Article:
How to Lock a Bike Up Properly
With over 350 million dollars in bicycle theft per year, it is safe to say that the U.S. has a big problem with bicycle theft. While most stolen bikes are left unlocked, others can be easy targets for desperate thieves. Learning the common techniques employed by these scalawags will give you insight into how best to secure your precious investment.
Common bicycle theft techniques
If the bike is locked to an insecure structure such as a small sign or tree, the thief is able to lift the bike along with its lock off of the structure.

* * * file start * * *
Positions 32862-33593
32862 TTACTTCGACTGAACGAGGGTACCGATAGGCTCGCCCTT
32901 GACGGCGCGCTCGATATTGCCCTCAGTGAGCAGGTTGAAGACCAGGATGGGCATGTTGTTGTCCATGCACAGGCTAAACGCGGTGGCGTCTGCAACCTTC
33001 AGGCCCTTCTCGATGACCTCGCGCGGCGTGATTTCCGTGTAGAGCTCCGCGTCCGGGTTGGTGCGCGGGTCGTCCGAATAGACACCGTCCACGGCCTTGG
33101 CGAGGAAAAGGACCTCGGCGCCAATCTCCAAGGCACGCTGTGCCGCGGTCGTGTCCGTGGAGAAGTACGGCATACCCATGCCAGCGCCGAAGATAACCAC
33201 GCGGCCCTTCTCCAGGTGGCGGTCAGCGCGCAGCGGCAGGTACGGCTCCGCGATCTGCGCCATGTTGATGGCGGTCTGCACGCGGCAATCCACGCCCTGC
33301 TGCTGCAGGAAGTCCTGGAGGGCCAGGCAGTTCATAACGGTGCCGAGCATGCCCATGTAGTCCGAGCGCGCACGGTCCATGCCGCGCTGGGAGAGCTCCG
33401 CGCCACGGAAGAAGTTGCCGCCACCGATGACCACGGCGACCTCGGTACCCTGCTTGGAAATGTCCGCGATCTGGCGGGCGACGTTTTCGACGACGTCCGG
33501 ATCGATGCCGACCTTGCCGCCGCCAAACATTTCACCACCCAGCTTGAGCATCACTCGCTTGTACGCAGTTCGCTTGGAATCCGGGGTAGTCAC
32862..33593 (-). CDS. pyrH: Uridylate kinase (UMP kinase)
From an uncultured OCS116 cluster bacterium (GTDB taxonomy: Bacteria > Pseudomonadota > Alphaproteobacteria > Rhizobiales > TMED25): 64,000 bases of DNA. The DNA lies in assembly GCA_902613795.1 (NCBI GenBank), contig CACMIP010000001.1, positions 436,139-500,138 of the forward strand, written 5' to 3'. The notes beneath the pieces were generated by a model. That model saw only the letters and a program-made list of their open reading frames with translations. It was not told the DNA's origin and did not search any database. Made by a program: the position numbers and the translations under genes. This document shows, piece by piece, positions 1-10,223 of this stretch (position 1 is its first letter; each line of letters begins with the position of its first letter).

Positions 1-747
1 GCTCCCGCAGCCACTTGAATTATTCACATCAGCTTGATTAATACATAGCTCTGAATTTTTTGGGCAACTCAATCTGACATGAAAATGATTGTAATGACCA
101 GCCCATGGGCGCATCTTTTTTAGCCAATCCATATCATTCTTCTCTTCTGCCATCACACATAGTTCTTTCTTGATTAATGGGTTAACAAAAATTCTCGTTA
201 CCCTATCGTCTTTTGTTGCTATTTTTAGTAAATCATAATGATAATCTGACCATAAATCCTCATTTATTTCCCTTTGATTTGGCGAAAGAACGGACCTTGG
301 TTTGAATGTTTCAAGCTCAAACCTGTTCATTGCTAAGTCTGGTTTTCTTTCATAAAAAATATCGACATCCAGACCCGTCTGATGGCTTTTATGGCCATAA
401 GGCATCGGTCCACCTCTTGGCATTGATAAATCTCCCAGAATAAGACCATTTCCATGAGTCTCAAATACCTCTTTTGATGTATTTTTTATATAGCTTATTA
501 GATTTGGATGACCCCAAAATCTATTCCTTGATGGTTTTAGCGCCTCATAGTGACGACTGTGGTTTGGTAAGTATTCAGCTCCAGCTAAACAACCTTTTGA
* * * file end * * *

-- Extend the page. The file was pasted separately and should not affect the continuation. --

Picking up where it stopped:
A thief may use a bolt cutter, hacksaw, or angle grinder to cut through the bicycle lock.
A thief may pick a lock that has a keyhole.
A sucker pole is a pole that appears to be safe to lock a bike to, but can easily be dismantled by bicycle thieves. It may be a sign, fence, or bike rack.
In case of theft, make sure your bicycle's serial number is registered publicly and with your local authorities. To learn how to do this, check out my guide on free bike serial number registration.
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